By Bunmi Adigun @Bunmi_Adigun
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The mine which is located by a crater lake on the Ijen volcano, Indonesia, serves as a vital source of income for people in the area.
Photographer Sutanta Aditya, from Indonesia, took the powerful images on his most recent visit to the volcano.
He said: “I wanted to show how humans can coexist with volcanoes and adapt.”
Despite the obvious health risks, the miners hike to the lip of the crater everyday to begin their aduous journey down to the bank of the crater lake where the sulphur is dug up.
Without the use of any specialised equipment, the brave men use simple iron rods to chip away at the chunks of solidified sulphur and pack it into baskets to carry back up.
At more than 2,000 metres above sea level, breathing on the volcano is made even more difficult due to thick fog caused by the gas, however many of the miners work through it with only a piece of cloth to cover their mouths.
With each load weighing anywhere from 75 - 100 kilograms, the miners are expected to carry the sulphur 800 metres from the crater lake out of the crater on a steep trail.
“Miners do this for the sake of a better life and - in one day - make the journey two times, back and forth all to help sustain their families,” Sutanta added.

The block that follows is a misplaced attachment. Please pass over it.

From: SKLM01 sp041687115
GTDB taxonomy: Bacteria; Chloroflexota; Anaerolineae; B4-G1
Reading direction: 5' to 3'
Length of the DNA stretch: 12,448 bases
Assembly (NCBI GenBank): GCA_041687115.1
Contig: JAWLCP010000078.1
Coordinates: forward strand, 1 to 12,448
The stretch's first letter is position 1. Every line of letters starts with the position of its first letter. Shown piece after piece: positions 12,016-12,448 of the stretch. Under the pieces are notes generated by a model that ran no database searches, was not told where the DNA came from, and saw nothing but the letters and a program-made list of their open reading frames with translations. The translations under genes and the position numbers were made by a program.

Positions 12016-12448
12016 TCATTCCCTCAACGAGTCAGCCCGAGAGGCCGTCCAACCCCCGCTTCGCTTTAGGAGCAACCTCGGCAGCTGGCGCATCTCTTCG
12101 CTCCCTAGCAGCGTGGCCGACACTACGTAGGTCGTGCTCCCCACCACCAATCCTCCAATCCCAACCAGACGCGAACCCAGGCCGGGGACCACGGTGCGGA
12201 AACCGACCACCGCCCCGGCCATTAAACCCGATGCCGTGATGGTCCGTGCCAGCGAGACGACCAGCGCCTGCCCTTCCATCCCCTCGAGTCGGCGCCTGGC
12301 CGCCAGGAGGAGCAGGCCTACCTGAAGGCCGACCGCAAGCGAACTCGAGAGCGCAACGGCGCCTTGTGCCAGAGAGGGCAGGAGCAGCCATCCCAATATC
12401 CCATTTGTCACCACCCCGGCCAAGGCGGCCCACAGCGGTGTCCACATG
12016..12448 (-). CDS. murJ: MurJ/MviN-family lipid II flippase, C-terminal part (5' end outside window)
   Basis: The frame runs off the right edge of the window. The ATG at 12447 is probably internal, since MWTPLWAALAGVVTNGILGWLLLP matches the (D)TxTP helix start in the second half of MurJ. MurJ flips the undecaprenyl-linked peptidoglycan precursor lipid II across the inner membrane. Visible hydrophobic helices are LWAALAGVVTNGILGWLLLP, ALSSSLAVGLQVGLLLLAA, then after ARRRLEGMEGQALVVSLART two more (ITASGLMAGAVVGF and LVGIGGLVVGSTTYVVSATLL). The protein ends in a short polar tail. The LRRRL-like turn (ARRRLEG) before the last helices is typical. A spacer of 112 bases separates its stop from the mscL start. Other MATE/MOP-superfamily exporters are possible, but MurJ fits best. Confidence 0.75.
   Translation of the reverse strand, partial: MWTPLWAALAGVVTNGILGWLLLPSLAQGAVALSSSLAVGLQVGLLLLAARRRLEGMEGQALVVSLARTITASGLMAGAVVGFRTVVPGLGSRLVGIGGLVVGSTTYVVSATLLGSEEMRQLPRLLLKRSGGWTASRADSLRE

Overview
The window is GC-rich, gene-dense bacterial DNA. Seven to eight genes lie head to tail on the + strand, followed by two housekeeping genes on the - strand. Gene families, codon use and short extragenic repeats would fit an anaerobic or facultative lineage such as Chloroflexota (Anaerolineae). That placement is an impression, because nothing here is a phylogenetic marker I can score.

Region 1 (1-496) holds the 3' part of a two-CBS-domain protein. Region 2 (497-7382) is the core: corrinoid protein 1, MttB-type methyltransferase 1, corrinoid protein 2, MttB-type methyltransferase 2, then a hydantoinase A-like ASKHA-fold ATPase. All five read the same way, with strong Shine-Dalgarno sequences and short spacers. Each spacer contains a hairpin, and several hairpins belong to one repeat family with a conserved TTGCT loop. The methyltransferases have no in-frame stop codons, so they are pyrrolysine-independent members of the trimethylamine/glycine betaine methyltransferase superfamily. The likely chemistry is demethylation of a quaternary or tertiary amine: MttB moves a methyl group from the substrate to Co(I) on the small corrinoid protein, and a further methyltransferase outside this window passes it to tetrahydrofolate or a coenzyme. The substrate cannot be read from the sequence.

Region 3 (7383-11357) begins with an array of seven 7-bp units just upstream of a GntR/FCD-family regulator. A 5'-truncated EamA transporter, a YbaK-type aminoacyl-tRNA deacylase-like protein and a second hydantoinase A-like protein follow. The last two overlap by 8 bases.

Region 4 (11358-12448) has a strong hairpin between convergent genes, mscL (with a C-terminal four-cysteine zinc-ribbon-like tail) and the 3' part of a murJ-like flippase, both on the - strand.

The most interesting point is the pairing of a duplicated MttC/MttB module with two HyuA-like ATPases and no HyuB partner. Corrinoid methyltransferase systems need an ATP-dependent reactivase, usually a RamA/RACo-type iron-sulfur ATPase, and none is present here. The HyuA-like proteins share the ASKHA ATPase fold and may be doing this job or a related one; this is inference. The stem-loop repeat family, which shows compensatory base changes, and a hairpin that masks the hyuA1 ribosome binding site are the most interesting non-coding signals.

On average each miner makes 925 rupiah per kilogram which amounts to around 7 cents a kilo.
Although the amount seems like a mere pittance in comparison to how much work they do, a miner can take home up to $14 a day compared to farmers who are paid a lot less.
Sulphur is then taken to nearby make-shift factories to be separated from the rock and is used for everyday items such as soap and cosmetics.
As well as breathing in toxic fumes the miners also have to be wary of the fact that the volcano is still active and can be unpredictable at times. The last eruption at the volcano happened in 1952.
Sutanta said: “In April 2014 the volcano ejected gas and catapulted things in the air, which destroyed the mining area and caused three people to faint due to the toxic gasses.”
With toxic fumes bellowing around the crater and a lake that is highly acidic it’s hard to believe that the volcano is actually a top tourist destination in the area.
Every evening visitors to Ijen are treated to a light show as ignited sulphuric gas emerges from the cracks of the volcano to the surface giving off a blue flame and rising up to 16 feet in the air.
This natural phenomenon is one of the top draws to the region.